Unfortunately, very few records dealing with the ancient Korean martial arts can be found. Little information can be found in the Samguk Sagi (history of the three kingdoms) which was written during the 12th century, and the Samguk Yusa (memorabilia of the three kingdoms) written in the 13th century. We do know that many early stone weapons have been excavated from the Korean peninsula and that the art of toosul (stone throwing) has survived to this period of time. Korean and Japanese history have also shown that the Japanese Samurai originated from the Paekche warrior Ssaurabi and that the original sword smiths of Japan were Korean and Chinese. The Korean swords were thicker than the Chinese sword and the Chinese swords uncovered from ancient Japanese tombs were two thin to be used for anything other than ceremony. It is also known that the Chinese regarded two Korean martial arts as “powerful and superb. These two arts were koryogi (techniques of Korea) and yukyo (a form of wrestling). Recent documents have shown that the title of chumong was given to certain warriors who excelled in the state Puyo. Puyo was in existence at the same time as the Koguryo.
During the Koryo dynasty (935-1392 AD) martial art development declined as Buddhism became the state religion. The only exception worthy of noting is the creation of the kungjoong musul (royal court martial arts), which was an integration of older techniques and was confined to the palace. The practice of sangyea (common arts) such as subak and kwonbop declined during this period. In the beginning of the Chosen dynasty (1392-1910), the founder of the dynasty imposed tight restrictions on the practice of martial arts by common people. Confucianism spread once again throughout Korea. This opened the doors for the Japanese invasions of Korea in 1592 and 1596, and for the Manchuria invasion of 1637. In 1790, King Chong Jo ordered the compilation of a manual of martial arts for the royal army. The result was the muyea dobotongji (illustrated manual of martial arts) compiled by Lee Duk Mu (1741-1794). By 1910, Japan annexed Korea. This actually had little effect on the customs and manners of the Koreans until the 1930’s when the Japanese Empire assumed greater control of Korea. The Korean language was outlawed in education and in public and the teaching of Korean history and culture was forbidden. The Koreans were even required to assume Japanese names. Many of the Koreans were farmers and made few changes as the Japanese concentrated their efforts in urban areas. Although the Japanese occupation of Korea ended on August 15, 1945 with the end of World War II, General MacArthur, who had set up his headquarters in Japan, directed the military government in Korea. In 1948 the new Republic of Korea government assumed control and in 1965 Korea signed the normalization treaty with Japan. The classification of Korean martial arts as “do” is influenced by the Japanese occupation of Korea. Traditionally, the term's muyea and musul were used.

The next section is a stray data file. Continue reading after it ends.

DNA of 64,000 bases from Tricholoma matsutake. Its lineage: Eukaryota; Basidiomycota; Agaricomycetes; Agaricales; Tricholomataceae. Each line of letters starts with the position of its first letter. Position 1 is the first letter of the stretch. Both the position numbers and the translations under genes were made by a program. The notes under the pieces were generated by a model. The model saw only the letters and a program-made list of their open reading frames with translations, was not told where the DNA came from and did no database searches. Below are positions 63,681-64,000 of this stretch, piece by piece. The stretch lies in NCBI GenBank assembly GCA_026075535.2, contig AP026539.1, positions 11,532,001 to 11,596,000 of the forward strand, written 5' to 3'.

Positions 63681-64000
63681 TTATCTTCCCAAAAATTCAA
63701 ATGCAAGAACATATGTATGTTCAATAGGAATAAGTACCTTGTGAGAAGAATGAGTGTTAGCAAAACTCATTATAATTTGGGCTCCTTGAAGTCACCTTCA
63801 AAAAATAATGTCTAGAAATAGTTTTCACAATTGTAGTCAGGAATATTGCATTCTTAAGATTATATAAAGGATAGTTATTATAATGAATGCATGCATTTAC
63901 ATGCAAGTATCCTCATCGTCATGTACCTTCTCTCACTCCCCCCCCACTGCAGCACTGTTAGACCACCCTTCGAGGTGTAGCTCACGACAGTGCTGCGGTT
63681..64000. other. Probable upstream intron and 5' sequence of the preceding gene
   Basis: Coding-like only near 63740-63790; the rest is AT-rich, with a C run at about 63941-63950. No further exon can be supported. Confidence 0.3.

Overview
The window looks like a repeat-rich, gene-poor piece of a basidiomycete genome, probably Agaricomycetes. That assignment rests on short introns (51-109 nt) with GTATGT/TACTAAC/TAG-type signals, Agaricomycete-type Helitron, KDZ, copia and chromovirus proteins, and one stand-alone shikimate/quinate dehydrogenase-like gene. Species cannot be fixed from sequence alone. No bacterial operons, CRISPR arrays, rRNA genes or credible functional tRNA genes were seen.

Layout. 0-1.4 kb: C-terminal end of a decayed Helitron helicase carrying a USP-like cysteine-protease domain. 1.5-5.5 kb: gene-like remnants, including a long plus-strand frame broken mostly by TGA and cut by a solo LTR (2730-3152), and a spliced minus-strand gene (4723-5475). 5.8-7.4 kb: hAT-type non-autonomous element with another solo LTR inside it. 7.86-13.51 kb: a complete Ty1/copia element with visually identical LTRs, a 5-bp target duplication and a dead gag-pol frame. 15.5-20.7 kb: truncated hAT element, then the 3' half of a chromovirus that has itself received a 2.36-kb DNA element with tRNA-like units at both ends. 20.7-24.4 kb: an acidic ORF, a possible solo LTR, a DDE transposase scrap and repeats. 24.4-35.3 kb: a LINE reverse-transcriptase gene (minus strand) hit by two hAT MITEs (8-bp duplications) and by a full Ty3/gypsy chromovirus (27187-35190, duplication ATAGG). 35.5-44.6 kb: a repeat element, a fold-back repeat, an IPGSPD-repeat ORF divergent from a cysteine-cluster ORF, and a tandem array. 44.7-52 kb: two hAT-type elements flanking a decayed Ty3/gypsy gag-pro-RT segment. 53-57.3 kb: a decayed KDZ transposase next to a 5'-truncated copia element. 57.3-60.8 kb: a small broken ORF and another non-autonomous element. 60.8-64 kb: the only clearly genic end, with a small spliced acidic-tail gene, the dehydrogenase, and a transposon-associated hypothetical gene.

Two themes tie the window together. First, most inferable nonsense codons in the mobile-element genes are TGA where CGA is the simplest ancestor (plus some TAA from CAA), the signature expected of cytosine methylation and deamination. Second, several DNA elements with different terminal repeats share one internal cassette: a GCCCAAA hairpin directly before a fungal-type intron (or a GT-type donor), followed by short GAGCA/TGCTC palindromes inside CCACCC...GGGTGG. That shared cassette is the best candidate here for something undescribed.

Daitoryu aikijujutsu is one of the oldest recorded forms of Japanese aikijujutsu. Korean legend states that aikijujutsu was developed by Prince Sadsumi, (850-880 AD), known as Prince Teijun in Korea who was the sixth son of Japanese Emperor Seiwa. It is said that he founded aikijujutsu after receiving martial arts instruction from traveling Korean Buddhist monks, in the Korean martial art of yusul (which is pronounced jujutsu is Japanese). According to the daitoryu aikijujutsu honbu dojo, the art was founded in 1087.
The first historic documentation of aikijujutsu’s existence, however, attributes the style’s development to Shinra Saburo Minamoto no Yoshimitsu (1045-1127 AD), the third son of Minamoto no Yoriyoshi who was the 5th generation descendant of Emperor Seiwa and lived in a castle known as Daito (great eastern). Minamoto family was one of the major ruling clans of Japan during the Heian Period (794-1185 AD). Minamoto no Yoritomo (1147-1199 AD) led Japan into the Kamakura Period (1192-1333 AD) by establishing the Kamakura Shogunate. This was a period of Japanese history when the samurai aristocrats governed the country with military rule. The eldest son of Minamoto no Yoshimitsu, Yoshikiyo moved away from the central clan to an area known as Kai. He then founded a new branch of the Minamoto clan, known as Kaigengitakeda. Kai from the region, Gengi the original Chinese root of their family name and Takeda the new chosen family name. From this came the birth of the Takeda family. Daitoryu was then passed down through the Takeda family until Takeda Sokaku; (1858-1943 AD) received the martial art and opened a daitoryu school in Hokkaido, Japan. Japan emerged from isolation into the Meiji period of 1868 and Takeda Sokaku was the first person to open a daitoryu school in which the general public could attend.